The U.S. Environmental Protection Agency issued for public input a draft white paper on control techniques and measures that could reduce greenhouse gas (GHG) emissions from new stationary combustion turbines.
These turbines, which are currently projected to be a significant part of U.S. electricity generation in future years, primarily use natural gas to create electricity. The draft white paper is an important step forward in EPA’s efforts to engage communities and the power sector on strategies to improve clean air and reduce climate pollution in the years ahead.
Recent Energy Information Administration (EIA) projections show the power sector is likely to continue investing in new stationary combustion turbines – both combined cycle and simple cycle turbines. With the draft white paper, EPA plans to engage with the states, Tribes, communities, power sector leaders, the public, and other stakeholders about the applicability and feasibility of a wide a range of potential mitigation options for GHG pollution from new stationary combustion turbines.
The draft white paper presents information on the performance of state-of-the-art combustion turbine technologies and describes additional opportunities for GHG emission cuts. Specifically, the draft white paper discusses the potential of efficiency improvements; of firing or co-firing natural gas with alternative fuels such as hydrogen; of using carbon capture, utilization, and storage (CCUS) technology; and of co-location with energy storage, among other topics. While the white paper doesn’t set policy or establish performance standards, it helps inform a robust public dialogue on approaches to reduce climate pollution from new gas-fired turbines.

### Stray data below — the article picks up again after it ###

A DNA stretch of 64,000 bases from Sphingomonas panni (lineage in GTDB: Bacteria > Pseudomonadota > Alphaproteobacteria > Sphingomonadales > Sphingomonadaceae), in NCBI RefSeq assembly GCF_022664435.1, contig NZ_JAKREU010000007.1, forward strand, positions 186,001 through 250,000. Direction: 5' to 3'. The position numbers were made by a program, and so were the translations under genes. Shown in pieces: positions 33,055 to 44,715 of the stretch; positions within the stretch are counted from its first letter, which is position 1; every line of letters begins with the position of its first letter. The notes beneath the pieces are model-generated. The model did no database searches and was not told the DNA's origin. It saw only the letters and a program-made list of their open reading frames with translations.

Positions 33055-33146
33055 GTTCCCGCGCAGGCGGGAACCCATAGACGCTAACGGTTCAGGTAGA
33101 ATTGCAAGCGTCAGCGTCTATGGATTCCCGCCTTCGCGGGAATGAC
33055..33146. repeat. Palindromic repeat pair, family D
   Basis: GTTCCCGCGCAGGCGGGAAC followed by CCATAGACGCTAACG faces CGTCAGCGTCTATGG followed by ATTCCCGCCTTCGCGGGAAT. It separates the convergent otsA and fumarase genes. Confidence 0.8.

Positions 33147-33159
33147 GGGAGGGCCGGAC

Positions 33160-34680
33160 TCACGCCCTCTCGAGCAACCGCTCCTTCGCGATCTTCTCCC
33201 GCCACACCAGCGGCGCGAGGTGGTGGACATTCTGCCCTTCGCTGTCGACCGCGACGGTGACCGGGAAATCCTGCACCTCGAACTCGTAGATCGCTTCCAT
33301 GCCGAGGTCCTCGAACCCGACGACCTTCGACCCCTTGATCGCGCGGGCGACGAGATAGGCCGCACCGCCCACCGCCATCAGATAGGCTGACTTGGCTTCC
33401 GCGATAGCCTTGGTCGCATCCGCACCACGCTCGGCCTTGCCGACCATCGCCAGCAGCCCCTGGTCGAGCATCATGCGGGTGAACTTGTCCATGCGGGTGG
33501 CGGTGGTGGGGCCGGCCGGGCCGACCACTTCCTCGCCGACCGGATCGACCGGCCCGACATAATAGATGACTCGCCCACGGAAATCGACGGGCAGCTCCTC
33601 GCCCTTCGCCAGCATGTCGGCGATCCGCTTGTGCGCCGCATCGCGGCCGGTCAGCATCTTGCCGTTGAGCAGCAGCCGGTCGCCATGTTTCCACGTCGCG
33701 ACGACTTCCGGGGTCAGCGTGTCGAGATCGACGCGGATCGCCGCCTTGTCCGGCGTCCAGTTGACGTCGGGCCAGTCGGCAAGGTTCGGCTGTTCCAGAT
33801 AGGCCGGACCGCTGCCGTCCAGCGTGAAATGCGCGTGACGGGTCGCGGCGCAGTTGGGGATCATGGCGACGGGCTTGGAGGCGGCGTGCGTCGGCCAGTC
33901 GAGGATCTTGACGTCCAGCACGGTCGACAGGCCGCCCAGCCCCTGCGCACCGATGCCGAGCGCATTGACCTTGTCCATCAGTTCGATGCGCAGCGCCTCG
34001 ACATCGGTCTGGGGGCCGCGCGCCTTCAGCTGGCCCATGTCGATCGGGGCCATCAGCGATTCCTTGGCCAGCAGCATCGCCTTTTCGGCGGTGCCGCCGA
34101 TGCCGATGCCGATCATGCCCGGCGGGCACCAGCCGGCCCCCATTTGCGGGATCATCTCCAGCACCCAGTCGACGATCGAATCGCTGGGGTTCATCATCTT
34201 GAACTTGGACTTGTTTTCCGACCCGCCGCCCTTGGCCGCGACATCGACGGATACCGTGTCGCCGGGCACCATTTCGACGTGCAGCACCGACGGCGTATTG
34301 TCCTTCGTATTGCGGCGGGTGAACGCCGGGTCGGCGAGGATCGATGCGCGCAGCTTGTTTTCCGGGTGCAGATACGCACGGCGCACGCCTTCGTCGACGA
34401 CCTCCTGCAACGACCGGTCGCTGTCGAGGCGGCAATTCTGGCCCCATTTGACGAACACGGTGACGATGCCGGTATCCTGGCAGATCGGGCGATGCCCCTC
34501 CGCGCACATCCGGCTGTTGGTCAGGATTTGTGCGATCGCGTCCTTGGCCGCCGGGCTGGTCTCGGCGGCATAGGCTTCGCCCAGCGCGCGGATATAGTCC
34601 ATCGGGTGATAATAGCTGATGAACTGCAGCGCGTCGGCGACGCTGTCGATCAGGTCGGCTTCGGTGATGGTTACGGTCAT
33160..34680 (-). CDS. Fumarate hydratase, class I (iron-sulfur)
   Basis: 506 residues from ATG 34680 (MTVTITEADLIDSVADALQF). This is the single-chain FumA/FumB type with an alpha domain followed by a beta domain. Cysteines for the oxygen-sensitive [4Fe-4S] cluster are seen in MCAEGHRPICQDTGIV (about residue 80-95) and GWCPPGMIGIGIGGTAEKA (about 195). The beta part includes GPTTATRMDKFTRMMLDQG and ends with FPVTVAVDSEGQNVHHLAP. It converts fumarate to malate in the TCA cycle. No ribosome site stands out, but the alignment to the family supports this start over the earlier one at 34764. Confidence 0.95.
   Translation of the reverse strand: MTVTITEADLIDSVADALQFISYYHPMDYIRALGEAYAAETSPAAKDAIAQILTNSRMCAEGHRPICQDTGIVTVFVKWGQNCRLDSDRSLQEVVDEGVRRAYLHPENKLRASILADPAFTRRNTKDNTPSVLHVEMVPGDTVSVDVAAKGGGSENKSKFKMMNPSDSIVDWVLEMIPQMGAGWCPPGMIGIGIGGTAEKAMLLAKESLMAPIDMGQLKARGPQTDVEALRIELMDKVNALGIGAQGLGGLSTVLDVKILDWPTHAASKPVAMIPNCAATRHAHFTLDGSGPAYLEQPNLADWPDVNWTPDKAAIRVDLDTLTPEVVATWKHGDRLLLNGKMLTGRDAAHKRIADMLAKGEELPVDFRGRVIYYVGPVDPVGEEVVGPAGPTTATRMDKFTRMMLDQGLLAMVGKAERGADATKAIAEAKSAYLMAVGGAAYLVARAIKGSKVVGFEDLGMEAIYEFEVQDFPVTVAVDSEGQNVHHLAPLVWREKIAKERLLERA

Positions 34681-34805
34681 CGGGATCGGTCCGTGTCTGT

Although the white paper is not targeted to any specific regulatory or policy context, EPA anticipates that the white paper may be useful to inform future rulemaking efforts, to serve as a resource for states and a variety of stakeholders, and to initiate a broader conversation on the future of natural gas-fired power generating sources.
The information may assist states and local air pollution control agencies, Tribal authorities, and regulated entities in their consideration of technologies and measures that may be implemented to reduce GHG emissions from stationary combustion turbines. The discussion of technologies and measures in this paper may also provide context for permit development under the prevention of significant deterioration (PSD) program of the Clean Air Act, including in the assessment of the best available control technology (BACT) for GHG emissions from stationary combustion turbines. States and the public may also find the white paper useful to inform state-level actions to combat climate change and individual permitting considerations. In addition, EPA anticipates the public dialogue on the draft will help inform the Agency’s ongoing review of the Clean Air Act section 111(b) new source performance standard for new natural gas-fired stationary combustion turbine electric utility generating units.